Cape Town — The main reason Rassie Erasmus is active on social media is to understand what the players experience from fans and the traditional media, but also to help provide insight into how the Springbok team operates.
The 50-year-old director of rugby at SA Rugby posted a link on his Twitter account on Saturday morning — before the England Test at Twickenham — to the Vimeo video sharing platform, with the caption “Lekka Chat (15min)”, along with a South African flag.
Erasmus had been banned for two Test matches by World Rugby following a series of tweets and videos about decisions made by match officials following the Ireland and France Tests earlier in November, which the South Africans had lost.
He was not allowed to be part of the Bok team’s match-day activities, and could not post anything on social media about match officials and decisions, and was not allowed to address the media either.
But a few days after the Boks’ 27-13 victory over England at Twickenham, Erasmus hosted a live video session on Vimeo, where he spoke about why he was on social media and the impact that various platforms had on the players.
The video session lasted just over 20 minutes, and was attended by over 400 viewers.
“I have seen sometimes a player leaving on a Wednesday morning at around 12 o’clock, from a brilliant Wednesday morning training, and then seeing him on Thursday evening or Friday morning and the player is a totally different person,” Erasmus said.
“Either too much confidence, no confidence or something is really bothering him. In the beginning, I was totally against it — stay off social media, don’t follow it, that kind of thing.
“But then you get to understand that this is here to stay. Social media eventually takes everything and combines it into one platform, where it might be something in a Sunday newspaper, or it might be an article in a daily newspaper or website, or an online edition — but eventually, it ends up on social media.
“So, whatever gets said by a player or coach, when you are the head of a specific team or department, if you don’t know the narrative out there, you would sometimes be surprised by what is going on with this player? Or why is this player so rattled?
“It’s because they read social media. Your opinion actually counts, so when you say something when you are calm or emotional — which is 100% understandable — eventually that gets to the player, and it gets to the coach. And it gets to the team…
“Not in a negative way — I mean, it finds its path eventually to the person you directed it to. So, if we weren’t intact or in sync with what was going on on social media, we would be very tough to — in those 24 hours during the week that we just spend on coaching, video sessions, analysis and those kinds of things…
“We are fighting — not fighting in a negative way. We are competing almost with what is currently the opinion of people, which sometimes is 100% right… Not that I am saying people are wrong.
“But sometimes when you are trying to get a player confident, a goal-kicker or a guy who is making his debut, or a person who feels he must be in the team, or a player who has been dropped …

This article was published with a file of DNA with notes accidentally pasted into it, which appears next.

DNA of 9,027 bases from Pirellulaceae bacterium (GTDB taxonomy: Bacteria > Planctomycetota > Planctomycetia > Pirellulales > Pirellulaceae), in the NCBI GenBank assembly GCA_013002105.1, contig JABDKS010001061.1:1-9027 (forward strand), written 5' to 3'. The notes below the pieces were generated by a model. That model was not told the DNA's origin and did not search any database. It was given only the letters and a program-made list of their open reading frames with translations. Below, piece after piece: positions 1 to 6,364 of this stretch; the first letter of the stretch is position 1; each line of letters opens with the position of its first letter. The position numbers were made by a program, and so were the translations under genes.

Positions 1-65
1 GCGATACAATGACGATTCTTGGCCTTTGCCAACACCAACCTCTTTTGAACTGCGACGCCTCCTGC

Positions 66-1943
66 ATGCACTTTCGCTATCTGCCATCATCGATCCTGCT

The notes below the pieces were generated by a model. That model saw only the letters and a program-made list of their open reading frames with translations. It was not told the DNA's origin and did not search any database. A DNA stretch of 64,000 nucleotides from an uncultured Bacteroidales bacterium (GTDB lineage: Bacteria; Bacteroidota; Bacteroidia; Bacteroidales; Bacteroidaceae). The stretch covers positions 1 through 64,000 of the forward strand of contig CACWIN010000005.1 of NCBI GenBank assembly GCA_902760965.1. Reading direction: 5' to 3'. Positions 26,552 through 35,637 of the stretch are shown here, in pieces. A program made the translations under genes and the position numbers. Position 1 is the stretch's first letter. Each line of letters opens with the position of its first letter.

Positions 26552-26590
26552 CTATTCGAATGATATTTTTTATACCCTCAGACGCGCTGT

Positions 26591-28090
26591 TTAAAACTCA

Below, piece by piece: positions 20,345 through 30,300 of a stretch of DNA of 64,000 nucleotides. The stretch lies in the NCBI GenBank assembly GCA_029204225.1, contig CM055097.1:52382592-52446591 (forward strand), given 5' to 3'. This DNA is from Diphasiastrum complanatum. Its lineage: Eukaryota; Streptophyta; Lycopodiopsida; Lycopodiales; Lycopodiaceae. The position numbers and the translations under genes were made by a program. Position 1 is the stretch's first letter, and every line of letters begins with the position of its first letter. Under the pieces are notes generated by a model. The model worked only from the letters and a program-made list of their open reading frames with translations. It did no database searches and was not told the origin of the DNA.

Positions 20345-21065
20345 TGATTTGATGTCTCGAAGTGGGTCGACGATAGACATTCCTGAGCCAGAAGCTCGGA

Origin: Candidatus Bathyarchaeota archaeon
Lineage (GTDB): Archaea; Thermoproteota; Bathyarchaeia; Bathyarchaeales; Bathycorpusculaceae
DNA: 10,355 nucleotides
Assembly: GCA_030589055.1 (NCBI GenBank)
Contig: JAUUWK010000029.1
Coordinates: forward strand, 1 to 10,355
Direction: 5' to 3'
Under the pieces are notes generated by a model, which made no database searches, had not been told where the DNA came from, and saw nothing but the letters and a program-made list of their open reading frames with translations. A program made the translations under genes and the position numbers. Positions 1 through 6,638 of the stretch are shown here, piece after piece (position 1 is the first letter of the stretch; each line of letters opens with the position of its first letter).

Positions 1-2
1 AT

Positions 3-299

“Then what happens in social media is that if you are not on top of that …
“So, I decided to join it, just to find out why are players leaving on Wednesday afternoon, and you see them on a Thursday evening and they are just either walking on water — and some guys are level-headed, where it doesn’t influence them.
“But with others, you start to see ‘But hell, there is a hell of a story going out there’.”
The former loose forward went on to speak about the Boks’ 2019 World Cup slogan, #StrongerTogether, which encapsulated the team, media and supporters working together to inform each other about what is going on within the team.
Erasmus spelled out a typical Bok Test week, including when they train and enjoy off days, as well as when the match 23 gets selected.
But then he explained how he had been totally against the media in general, let alone social media.
“I was always totally against social media — against media at all. I was at one stage very naïve. I believed that the media was the enemy… and that why should there be media?
“That was when I was just a young coach, coming into the game. But then I made that connection that if you don’t give media access, how would the supporter know what happened during the week?
“And if you had a bad media person who doesn’t correctly report, the fan does get a connectivity, an understanding or a perception about the team, and he can only judge them on their performance on Saturday… which is actually the most important (thing).
“But then I learnt that we can’t live without media. They have to be there, they have to inform the fans, and the fans have to get that insight.
“Then social media came, and I was totally 100% against it. I told the players when I started coaching in 2004: Don’t watch it, don’t follow it. Why do you listen to what people are saying?
“A guy is sitting in a pub and he’s tweeting something, and now you are listening to him… You are bothered by that and they are not bothered by you. It became all the more complex and different social media channels.
“And it became so advanced that you can tell players don’t follow it, but their mother or sister would follow it, and eventually that will get to the team or the player or management member. They will eventually be influenced by that.
“So, why would I tell this long story? It’s because I am on social media, and I was a person who said you shouldn’t be on social media.
“There are reasons why we do things, and I hope I explained most of that. Maybe we will do this again, and hopefully I didn’t say something that can get me into trouble again!”